Andrew Albers is a member of an exclusive club, but he’s not quite ready to join the alumni chapter just yet.
The 35-year-old pitcher from North Battleford is one of just nine Saskatchewan-born baseball players to make it to the Major Leagues, and in the two or three years that he estimates are left in his playing career, he’s looking for one more shot in the show.
“The realization that I’m getting a bit older is starting to set in and you realize that it’s probably not gonna last much longer,” Albers said.
“You try and enjoy it a bit more ’cause you don’t know when that last opportunity is gonna be.”
The left-hander last pitched in the bigs with the Seattle Mariners in 2017, posting a 5-1 record and a 3.51 earned-run average in nine games including six starts. He also recorded his first career save.
After the season, Albers was released by the Mariners and headed overseas to play for the Orix Buffaloes of Nippon Professional Baseball, the top league in Japan. He spent three seasons with the Buffaloes, earning an all-star nod in 2018.
“They love their baseball in Japan. The fans there create a tremendous atmosphere, it’s a really positive atmosphere, it’s a lot of fun to play in front of. They just really love their baseball. I loved the culture there,” he said.
Though he enjoyed many aspects of his playing experience in Japan, Albers never closed the door on a possible return to North America.
When the Buffaloes didn’t offer him a new contract following the 2020 season, Albers’ focus on a major league comeback intensified.
“It’s always a goal, right? You’re never satisfied. I’m very content with how things have gone but that doesn’t mean you don’t want more. It would be nice to get one more shot up there,” he said.
He’s already taken the first and most important step. Albers recently signed a minor league contract with the Minnesota Twins, the same team with whom he made his major league debut in 2013. It will be his third stint with the Twins organization, having also spent time with the club in 2016.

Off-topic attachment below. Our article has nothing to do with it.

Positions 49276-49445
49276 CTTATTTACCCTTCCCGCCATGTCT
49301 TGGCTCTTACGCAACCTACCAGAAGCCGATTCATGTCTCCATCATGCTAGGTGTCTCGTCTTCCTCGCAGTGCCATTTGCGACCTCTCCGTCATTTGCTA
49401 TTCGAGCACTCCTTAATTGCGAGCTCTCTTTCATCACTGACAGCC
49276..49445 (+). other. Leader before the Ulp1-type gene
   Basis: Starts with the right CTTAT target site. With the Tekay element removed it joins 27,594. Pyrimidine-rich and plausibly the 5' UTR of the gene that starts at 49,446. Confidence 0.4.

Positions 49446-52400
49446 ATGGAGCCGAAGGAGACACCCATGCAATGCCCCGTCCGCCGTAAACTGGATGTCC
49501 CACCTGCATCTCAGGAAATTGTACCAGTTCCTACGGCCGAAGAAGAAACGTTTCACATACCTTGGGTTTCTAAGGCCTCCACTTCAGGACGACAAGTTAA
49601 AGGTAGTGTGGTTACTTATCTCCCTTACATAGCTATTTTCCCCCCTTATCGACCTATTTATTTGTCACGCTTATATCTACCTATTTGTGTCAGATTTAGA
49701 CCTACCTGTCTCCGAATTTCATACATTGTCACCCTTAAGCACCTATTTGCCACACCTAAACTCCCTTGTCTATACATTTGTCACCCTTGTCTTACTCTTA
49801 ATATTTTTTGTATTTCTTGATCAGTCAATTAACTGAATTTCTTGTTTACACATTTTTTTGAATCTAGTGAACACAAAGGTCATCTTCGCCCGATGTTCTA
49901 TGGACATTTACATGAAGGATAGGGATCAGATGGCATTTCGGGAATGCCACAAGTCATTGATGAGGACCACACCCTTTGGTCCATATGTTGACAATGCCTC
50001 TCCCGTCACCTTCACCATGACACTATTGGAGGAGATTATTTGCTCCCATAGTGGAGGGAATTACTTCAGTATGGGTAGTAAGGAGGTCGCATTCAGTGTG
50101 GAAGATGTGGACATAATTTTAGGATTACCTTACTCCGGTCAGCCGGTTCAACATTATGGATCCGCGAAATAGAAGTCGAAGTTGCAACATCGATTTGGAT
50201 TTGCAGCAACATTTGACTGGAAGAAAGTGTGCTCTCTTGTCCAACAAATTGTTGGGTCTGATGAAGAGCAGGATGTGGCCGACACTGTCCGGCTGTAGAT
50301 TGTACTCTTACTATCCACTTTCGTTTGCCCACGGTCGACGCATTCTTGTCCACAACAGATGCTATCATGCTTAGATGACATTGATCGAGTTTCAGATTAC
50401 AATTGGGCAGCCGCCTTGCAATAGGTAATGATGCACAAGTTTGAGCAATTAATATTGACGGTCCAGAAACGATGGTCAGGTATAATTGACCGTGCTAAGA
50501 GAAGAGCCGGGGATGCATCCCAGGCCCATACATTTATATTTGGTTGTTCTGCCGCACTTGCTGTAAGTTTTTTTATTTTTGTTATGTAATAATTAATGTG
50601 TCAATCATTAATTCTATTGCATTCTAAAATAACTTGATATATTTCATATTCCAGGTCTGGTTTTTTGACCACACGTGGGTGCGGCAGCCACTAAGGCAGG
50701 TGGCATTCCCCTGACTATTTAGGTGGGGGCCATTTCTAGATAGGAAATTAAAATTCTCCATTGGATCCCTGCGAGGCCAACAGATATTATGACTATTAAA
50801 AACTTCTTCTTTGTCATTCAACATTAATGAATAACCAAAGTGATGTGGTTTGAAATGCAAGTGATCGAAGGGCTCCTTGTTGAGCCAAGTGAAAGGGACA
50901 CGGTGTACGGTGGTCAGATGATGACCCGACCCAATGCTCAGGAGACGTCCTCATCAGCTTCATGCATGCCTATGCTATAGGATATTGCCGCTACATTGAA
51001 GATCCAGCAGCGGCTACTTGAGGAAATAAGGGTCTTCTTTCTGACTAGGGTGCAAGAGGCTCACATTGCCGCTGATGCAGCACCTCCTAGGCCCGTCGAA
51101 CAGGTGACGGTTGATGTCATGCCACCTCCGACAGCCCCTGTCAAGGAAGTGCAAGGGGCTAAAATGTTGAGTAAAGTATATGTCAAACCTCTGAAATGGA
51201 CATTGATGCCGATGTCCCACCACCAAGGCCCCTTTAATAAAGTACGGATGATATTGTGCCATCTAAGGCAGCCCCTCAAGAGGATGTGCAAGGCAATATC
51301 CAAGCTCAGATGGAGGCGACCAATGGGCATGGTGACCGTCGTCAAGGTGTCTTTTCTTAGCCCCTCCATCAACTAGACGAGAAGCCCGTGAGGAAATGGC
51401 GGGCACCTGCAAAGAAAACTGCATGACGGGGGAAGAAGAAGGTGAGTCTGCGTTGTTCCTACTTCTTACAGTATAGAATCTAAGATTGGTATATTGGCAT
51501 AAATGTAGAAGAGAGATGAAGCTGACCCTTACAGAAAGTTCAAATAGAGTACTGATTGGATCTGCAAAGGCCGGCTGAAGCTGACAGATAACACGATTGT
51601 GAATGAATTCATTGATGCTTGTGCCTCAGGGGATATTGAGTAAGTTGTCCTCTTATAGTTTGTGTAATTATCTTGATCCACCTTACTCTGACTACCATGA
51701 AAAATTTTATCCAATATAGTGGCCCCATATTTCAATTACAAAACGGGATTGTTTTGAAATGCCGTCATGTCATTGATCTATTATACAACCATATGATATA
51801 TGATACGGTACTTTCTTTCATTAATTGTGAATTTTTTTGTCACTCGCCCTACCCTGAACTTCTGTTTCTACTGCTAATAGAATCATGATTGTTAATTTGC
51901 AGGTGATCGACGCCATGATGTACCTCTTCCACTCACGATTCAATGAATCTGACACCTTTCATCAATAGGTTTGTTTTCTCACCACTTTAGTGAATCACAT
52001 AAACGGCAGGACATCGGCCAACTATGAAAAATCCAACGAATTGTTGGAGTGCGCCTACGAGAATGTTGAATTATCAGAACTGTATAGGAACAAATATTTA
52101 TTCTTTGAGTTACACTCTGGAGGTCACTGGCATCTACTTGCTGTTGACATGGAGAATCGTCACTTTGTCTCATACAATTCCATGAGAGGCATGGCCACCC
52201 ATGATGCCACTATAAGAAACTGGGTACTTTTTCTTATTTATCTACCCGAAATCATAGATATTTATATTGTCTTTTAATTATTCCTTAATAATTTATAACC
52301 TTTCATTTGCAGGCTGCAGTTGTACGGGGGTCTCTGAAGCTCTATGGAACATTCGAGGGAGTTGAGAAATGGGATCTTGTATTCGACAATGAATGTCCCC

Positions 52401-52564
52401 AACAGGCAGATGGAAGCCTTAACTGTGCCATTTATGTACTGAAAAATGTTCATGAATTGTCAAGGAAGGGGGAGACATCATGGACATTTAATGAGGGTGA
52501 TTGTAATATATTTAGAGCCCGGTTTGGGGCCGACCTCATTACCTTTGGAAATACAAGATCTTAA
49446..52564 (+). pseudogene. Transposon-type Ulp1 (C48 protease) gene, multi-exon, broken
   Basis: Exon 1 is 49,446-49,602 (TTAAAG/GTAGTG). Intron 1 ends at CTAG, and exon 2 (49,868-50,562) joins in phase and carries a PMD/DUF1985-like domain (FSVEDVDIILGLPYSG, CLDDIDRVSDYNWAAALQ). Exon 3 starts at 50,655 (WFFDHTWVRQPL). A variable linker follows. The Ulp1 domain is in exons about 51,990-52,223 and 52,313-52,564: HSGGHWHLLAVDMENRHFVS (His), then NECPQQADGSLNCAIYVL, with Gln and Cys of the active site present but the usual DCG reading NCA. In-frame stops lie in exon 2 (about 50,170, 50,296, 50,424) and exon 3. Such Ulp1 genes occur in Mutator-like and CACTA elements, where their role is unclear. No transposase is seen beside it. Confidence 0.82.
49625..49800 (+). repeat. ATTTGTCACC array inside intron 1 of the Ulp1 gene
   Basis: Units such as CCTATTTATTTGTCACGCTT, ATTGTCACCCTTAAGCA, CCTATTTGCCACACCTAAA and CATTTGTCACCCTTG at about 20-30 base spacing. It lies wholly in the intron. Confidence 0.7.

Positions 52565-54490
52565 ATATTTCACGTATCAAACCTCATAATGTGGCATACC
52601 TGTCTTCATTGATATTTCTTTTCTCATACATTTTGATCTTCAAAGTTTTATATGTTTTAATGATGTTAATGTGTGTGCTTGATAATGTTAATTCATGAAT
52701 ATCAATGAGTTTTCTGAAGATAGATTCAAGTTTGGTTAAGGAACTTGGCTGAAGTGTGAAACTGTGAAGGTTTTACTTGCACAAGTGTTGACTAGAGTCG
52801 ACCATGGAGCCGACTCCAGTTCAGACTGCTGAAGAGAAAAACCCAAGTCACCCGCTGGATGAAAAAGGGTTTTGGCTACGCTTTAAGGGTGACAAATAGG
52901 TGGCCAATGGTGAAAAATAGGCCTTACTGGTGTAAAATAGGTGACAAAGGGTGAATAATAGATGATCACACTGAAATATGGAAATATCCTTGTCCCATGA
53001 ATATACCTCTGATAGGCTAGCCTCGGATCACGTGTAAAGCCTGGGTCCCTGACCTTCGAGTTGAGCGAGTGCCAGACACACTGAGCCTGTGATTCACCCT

“It’s a situation I’ve been in before, something I’m used to and just happy to have that opportunity, you know. If I can make the team out of camp and just get the opportunity to play at that level, I’ll be really happy about that.”
But Albers also understands that making the Twins’ opening-day roster may be a tall order given his lengthy absence from MLB.
“(I) probably won’t make (the) club out of camp but at the same time, get that opportunity in AAA and if you can go and pitch well early on or pitch well throughout the season, you know maybe get that opportunity a little bit later,” he said.
It also helps that after battling a variety of injuries in Japan including a herniated disc, a broken bone fragment in his back that eventually required surgery, and a bout with plantar fasciitis, Albers is the healthiest he’s been in quite some time.
“It was just a grind, so right now I’m feeling a little bit better than I have the last couple years, which is exciting. The arm’s feeling pretty good,” he said.
And while there’s no guarantee that his minor league deal will lead to a major league opportunity, Albers is ready for whatever comes next.
“There’s the old saying that Father Time is undefeated and it’s true, and you want to play as long as you can but at some point it’s just not gonna be an option so it’s important to enjoy it now.”
The Twins open spring training on Feb. 19.